Moreover, what became known as the "New Right," pushed by William F. Buckley Jr. and developing appeal mostly in the West, was proving increasingly influential in the GOP in the 1960s, so much so that it was able to get Barry Goldwater on the ticket as its presidential candidate in 1964; Goldwater, who publicly opposed the civil-rights movement, was later denounced by Martin Luther King Jr. as "the most dangerous man in the country" at the time. Two years later, Richard Nixon enacted the GOP's notorious "Southern Strategy" which reached out to white Southerners by emphasizing, among other things, the national Democratic Party's commitment to civil rights (which was recast as "big government"). Slowly they began to trickle into the GOP but came full-scale with the election of Ronald Reagan -- who also opposed MLK Jr.

I wonder why Barton never mentions King and the civil-rights movement -- which of course came out of the black church and even to this day informs much of the African-American community -- in his writings. Perhaps because it clearly came from the political left and thus causes embarrassment to those on the right who want the exclusive franchise on religious activism. But that's a shame, especially considering his partisan view of history which leaves out much of the truth.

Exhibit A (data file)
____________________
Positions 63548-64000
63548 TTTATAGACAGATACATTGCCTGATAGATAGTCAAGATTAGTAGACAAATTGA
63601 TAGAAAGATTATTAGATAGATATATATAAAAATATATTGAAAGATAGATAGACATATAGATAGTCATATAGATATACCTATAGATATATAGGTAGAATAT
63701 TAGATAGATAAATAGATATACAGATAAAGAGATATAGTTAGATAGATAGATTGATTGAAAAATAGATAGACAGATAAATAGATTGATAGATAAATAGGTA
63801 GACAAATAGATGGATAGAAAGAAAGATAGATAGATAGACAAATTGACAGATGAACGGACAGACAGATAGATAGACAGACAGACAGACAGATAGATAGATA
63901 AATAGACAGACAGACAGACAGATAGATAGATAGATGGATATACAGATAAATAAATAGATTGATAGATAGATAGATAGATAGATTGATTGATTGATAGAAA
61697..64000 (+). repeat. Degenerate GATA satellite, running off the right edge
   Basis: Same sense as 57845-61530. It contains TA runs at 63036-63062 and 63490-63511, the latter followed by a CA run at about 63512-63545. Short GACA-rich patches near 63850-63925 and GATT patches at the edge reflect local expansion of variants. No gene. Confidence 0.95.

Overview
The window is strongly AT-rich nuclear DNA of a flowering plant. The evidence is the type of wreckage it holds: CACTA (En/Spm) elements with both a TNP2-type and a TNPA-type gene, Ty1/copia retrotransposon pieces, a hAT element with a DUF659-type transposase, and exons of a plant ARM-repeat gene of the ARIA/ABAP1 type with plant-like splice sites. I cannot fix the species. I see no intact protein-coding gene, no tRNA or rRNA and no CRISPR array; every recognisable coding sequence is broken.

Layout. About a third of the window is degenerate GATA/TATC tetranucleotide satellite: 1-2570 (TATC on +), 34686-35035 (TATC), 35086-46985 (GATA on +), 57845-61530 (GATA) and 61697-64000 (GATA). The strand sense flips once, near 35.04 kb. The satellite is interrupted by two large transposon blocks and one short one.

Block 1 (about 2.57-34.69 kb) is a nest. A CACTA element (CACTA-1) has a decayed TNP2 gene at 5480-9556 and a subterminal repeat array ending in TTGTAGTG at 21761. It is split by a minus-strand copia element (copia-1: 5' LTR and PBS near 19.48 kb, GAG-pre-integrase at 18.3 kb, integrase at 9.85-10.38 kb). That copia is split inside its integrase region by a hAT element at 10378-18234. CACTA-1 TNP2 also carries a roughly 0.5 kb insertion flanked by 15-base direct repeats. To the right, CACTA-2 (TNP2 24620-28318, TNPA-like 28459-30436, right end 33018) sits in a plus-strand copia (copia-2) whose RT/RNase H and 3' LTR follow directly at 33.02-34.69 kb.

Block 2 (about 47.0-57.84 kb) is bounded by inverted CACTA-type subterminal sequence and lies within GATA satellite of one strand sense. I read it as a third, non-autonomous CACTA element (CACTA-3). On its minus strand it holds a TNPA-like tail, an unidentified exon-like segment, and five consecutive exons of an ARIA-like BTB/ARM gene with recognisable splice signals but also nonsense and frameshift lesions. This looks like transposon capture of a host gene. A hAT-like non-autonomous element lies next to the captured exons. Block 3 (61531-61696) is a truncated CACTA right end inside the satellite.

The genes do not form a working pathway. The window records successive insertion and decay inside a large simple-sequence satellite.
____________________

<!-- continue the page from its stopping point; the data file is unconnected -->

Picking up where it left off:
Mark said...

Hi Rick, If we are talking about the same David Barton, who frequently appears on TBN,it should not be surprising if he would take an Arian slant to history. Kingdom Now Dominionists hold to Replacement Theology. If they think they replace the Jews as the body of Christ ( the prime doctrine of Arias ), how would they also not diminish the value of other Colors in the Body. These people ignore scriptures that say things like " has God rejected the Jews?no! ; I (Paul) am a Jew, only a partial hardening has occured." We are one body, we funtion best in our special giftings and callings. But, if our proximity means we can't see the other parts or what they are doing; it doesn't mean they are not of the body, or less significant just because they are not under our direct scrutiny.... Mark David Madden